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I've noticed that most tape drive vendors provide two options: full-height or half-height. The half-height drives are physically smaller and less expensive, yet seem to have identical specifications compared to their full-height peers.

What is the real difference between these drives? If they were really identical in operation, I'm sure that nobody would purchase the more expensive full-height drives, and they would stop being produced.

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up vote 6 down vote accepted

Half height used to have limited connection options, however now support almost everything full heights do. Except maybe ESCON, but if you're using that, you have bigger problems (and budgets).

The main difference between the two now is maximum speed. The tapes are the same and interchangeable, but a half height goes maybe 70% the speed as a full height. Check the vendor's published specs to be completely sure.

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I run a tape duping company and in my experience, the full height drives are more robust, and more likely to 'go the distance' if you're operating them all day. I haven't had a chance to compare HH and FH LTO5 and 6 drives, but certainly if you disassembled earlier generations of LTO (and before that, DLT) and compared the drive mechanisms, the FH parts were stamped from thicker metal and had been finished to a higher standard.

If you're just backing up a tape or two every day, either drive will probably be swapped out and upsized before it fails; if you're using it all day every day, go for a full height.

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In my experience on 90% of drives, the first component to fail is a tape head. I don't know if the tape heads are any different between the models. – kasperd May 29 '14 at 12:08

Oracle explained this in his document:

What are the differences between full-height (FH) and halfheight
(HH) drives?
Full-height drives are twice the height (2U) of the half-height
drives (1U). In addition to the differences in the height of the
drives, half-height drives historically have had lower
specifications than full-height drives. For example, LTO 4
half-height drives have a native throughput of 80 MB/s while
the full-height drive’s native throughput is 120 MB/s. With the
LTO 5 and LTO 6 releases, this trend has changed; LTO 5
half-height and full-height drives both have a native
throughput of 140 MB/s, and LTO 6 half-height and fullheight
drives both have a native throughput of 160 MB/s.

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+1. Runs down to "Historical reasons when the electronics were bigger". – TomTom Apr 16 '13 at 8:42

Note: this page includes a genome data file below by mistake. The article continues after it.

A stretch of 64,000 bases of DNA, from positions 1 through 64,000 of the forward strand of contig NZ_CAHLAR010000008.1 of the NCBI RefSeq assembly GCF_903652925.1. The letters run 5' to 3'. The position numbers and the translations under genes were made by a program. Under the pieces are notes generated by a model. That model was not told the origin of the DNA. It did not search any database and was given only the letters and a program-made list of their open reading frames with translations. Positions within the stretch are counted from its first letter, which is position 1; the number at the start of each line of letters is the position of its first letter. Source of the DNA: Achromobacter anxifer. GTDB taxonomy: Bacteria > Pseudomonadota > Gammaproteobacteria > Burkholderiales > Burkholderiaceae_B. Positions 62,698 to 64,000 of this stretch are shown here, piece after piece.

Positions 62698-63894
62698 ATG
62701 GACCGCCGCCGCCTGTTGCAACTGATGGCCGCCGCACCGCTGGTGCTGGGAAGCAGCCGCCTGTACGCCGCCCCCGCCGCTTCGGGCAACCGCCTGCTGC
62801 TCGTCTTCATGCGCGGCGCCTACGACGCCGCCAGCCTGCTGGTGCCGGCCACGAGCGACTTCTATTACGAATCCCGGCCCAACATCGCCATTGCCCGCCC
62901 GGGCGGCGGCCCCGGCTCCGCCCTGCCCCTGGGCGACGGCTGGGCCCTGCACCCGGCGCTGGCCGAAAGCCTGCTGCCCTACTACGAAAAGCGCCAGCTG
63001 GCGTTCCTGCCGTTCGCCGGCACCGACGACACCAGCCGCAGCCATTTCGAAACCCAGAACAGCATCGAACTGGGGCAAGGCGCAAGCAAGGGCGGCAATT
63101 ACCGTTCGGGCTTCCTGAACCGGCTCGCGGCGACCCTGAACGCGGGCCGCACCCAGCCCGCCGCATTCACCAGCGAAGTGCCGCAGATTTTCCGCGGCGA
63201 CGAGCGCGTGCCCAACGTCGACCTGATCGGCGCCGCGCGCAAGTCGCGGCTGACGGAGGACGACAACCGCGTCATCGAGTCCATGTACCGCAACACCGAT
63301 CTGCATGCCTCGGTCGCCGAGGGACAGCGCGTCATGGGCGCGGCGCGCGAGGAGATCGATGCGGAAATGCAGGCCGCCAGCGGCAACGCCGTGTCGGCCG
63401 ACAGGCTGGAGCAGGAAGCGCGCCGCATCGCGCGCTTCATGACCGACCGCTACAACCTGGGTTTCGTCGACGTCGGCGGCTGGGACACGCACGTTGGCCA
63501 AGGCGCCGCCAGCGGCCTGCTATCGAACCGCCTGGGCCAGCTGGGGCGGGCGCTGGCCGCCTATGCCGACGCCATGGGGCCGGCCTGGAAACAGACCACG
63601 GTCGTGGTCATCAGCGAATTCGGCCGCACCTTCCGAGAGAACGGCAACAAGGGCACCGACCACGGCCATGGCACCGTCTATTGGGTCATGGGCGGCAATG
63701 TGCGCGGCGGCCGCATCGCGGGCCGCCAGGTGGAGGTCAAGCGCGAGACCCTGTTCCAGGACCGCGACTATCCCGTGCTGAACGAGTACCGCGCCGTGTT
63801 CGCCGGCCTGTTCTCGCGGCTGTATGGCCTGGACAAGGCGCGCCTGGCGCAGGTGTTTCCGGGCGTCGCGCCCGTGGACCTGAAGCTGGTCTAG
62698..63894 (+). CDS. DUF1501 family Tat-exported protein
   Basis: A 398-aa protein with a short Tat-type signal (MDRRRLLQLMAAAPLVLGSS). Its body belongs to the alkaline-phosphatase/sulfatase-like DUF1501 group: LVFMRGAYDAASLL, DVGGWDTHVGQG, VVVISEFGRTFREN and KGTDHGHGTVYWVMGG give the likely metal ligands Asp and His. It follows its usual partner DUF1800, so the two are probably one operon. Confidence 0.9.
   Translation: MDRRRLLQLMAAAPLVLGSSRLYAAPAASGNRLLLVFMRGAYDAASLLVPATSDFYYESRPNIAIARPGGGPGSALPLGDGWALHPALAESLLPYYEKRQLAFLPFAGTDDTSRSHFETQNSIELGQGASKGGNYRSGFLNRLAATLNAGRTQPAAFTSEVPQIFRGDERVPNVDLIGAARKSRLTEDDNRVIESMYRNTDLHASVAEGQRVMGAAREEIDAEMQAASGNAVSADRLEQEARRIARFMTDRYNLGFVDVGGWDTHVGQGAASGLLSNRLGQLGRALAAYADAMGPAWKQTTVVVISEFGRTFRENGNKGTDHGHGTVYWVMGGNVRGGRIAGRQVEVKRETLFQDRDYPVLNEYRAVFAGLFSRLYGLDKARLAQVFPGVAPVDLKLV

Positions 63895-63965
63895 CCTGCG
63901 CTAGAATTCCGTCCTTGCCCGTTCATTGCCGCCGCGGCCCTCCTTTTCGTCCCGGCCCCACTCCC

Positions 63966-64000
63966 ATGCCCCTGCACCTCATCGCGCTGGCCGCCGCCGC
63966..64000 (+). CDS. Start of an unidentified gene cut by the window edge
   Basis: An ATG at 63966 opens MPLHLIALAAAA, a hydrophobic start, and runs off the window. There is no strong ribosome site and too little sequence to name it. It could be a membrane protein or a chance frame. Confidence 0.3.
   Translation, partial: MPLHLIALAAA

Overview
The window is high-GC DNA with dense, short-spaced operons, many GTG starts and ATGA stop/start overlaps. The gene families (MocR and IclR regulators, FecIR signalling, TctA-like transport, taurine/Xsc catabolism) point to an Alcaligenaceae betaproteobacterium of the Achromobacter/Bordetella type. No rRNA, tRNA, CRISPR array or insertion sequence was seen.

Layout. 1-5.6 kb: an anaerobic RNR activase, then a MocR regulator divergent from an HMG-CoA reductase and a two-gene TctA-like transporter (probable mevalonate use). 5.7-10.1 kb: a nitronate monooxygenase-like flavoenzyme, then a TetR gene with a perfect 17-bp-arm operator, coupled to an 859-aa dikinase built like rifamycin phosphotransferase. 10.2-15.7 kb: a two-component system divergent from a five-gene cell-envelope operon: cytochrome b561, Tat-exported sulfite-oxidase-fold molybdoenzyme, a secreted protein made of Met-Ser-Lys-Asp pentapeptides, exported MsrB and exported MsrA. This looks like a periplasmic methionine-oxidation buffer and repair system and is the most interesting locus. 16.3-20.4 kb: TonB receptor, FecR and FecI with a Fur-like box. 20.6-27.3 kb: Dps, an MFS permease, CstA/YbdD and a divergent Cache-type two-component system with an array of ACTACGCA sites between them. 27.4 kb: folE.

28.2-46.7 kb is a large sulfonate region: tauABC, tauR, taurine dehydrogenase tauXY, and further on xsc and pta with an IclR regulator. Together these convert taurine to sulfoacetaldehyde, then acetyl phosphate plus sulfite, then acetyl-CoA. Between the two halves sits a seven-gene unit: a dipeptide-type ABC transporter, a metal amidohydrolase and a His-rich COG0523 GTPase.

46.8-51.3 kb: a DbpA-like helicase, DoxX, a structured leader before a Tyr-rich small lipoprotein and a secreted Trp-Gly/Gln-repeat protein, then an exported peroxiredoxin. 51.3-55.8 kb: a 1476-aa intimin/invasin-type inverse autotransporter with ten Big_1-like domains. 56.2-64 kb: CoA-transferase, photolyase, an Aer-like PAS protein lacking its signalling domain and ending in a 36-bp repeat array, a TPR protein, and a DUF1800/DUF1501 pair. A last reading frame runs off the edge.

The only thing you are missing is the automation of the tape being ejected from the drive. The full-height drives I have in my organization have a motor which ejects the tape nicely. The half-height drives have a door on them, you just flip it up to open it and take the tape out. IMHO, there is no difference. Our half-height perform just as well as full-height. I'm pretty sure half height was invented to save rack space. Full-height drives are obsolete in my organization now, we only buy half-height. Less moving parts to break.

Of all the tape drive failures I have dealt with, most were a full-height and

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I think you accidentally the rest of you sentance... – tombull89 Nov 8 '11 at 19:22
Our Quantum LTO-3 HH drive does automatic tape ejection. – Nic Nov 8 '11 at 19:49
Ditto, HP LTO-3 HH does automatic – Mark Lawrence Nov 8 '11 at 20:01
I would guess difference between these drives is non-existent. Basil states below a possible performance difference, I would say this is only on the theoretical maximums. The true limiting factor on tape drive performance is size and number of files on the server. That is the only piece of information that matters when determining backup speed. Full or Half Height, my drives perform between 750 and 3000 MB/min. – Terry Zolinski Nov 8 '11 at 22:47

Oracle SUN tape full-height supports automation environment and 8 gb/sec FC connection while half-height doesn't support these features. I guess both these features are not so important as the tape speed max is only about 120 MB/sec there is not need of FC connection.

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Oracle Sun LTO5 Half-height drives DO support both FC and SAS connections, so that's no longer the case. – user127276 Jul 5 '12 at 18:58

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